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I never really had this problem in a car or truck or at least I never notice it. But on the other hand when I drove a truck with new drive tires, oh yeah definately squirrely. Matter fact I jumped in the mack a few months ago with an empty side dump trailer. Did notice it at first until I was tooling down the road about 60mph and come around the curve and I about crapped my pants. I was like oooohhh ****, its coming around. It was like you were driving on ice. Once I got it loaded it wasnt as bad, but still wasnt very fun to drive. Until they got broke in, absolutely no fun to drive unless you like excitement.
 

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Every tire on the market regardless of tread pattern, tire size, etc will be squirrelly when new for a few thousand miles. Doesnt matter if it's on a duramax or a honda civic. Just more pronounced on the heavier vehicles.

You just have to remind yourself of this and give the tires a few thousand miles of settling time before getting into them. I've often wondered about the folks you see every day at tire shops loading on new shoes for a long trip. I just cannot even imagine how miserable those first few thousand miles must be for the driver and family.
^^ This!

I go thru rear tires on my worktruck every 17,000-19,000 miles, so I get to experience this quite often (a 6.7 Cummins in a "light" medium-duty box truck will do that to tires). The waffle-tread retreads we put on are BAD squirrelly for the first week or so (~1000 miles), then they seem to settle in and drive straight.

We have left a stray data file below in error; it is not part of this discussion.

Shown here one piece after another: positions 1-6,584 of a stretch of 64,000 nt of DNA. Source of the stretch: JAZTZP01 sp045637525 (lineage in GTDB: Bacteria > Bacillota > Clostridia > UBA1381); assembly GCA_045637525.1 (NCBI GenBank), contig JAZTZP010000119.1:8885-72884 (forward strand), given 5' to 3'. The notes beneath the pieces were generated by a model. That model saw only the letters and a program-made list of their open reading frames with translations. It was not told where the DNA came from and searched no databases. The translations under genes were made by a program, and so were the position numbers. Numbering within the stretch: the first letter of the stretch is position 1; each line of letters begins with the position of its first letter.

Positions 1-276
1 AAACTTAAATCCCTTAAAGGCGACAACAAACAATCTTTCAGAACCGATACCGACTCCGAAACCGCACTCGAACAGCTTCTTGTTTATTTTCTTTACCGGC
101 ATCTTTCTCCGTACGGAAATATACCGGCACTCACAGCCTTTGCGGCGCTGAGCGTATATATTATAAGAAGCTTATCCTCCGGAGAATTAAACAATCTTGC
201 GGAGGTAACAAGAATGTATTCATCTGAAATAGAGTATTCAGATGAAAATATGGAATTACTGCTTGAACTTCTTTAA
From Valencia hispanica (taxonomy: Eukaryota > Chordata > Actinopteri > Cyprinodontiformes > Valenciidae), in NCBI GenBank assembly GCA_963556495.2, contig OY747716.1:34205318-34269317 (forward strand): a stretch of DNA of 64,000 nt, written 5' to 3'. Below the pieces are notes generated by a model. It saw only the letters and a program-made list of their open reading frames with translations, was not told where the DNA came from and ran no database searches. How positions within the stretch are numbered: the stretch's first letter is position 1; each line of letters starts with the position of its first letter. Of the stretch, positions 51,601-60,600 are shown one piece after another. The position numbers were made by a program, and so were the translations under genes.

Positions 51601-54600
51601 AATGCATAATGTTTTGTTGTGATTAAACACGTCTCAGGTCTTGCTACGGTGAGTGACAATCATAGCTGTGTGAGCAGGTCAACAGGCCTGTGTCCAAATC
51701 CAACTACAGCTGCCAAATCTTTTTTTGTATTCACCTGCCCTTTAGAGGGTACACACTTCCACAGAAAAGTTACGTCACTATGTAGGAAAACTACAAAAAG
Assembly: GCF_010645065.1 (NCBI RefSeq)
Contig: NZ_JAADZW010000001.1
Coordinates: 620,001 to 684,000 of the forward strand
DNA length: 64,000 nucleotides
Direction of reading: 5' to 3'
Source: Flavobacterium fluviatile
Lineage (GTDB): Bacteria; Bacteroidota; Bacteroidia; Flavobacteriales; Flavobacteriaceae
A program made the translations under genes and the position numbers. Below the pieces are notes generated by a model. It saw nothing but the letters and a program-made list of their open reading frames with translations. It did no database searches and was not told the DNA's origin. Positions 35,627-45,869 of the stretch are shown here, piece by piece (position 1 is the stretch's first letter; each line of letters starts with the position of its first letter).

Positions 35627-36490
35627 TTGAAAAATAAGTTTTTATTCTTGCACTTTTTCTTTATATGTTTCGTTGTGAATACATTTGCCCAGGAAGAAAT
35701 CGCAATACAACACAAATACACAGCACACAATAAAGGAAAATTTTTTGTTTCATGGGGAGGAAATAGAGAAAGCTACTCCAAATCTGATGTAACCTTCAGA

I had a set of 265 Coopers on my red truck that were unstable to start with, then wore in. The 285 Hankooks on my blue truck have been fine since the day I bought them.
 

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Worst in my experience was when I put on a set of Goodyear Wrangler Silent Armors. I still remember pulling out of the shop and took my first corner. It was so bad I pulled over to the side of the road because I was certain they didn't tighten the lug nuts enough and a wheel was about to come off. But all was tight. It was terrible for the first few thousand plus I grew accustomed. They did stick like a cat on carpet in the snow though. Since both those qualities are mutually inclusive. My Cooper Discoverer At3's mind you, had no such squirm ever. Very tight. But their traction dropped off sooner and they were inferior from the get go in the snow.
 

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My Michelin LTX M/S2s they were squirelly when towing or hauling. My Michelin LTX A/T2s werent squirelly.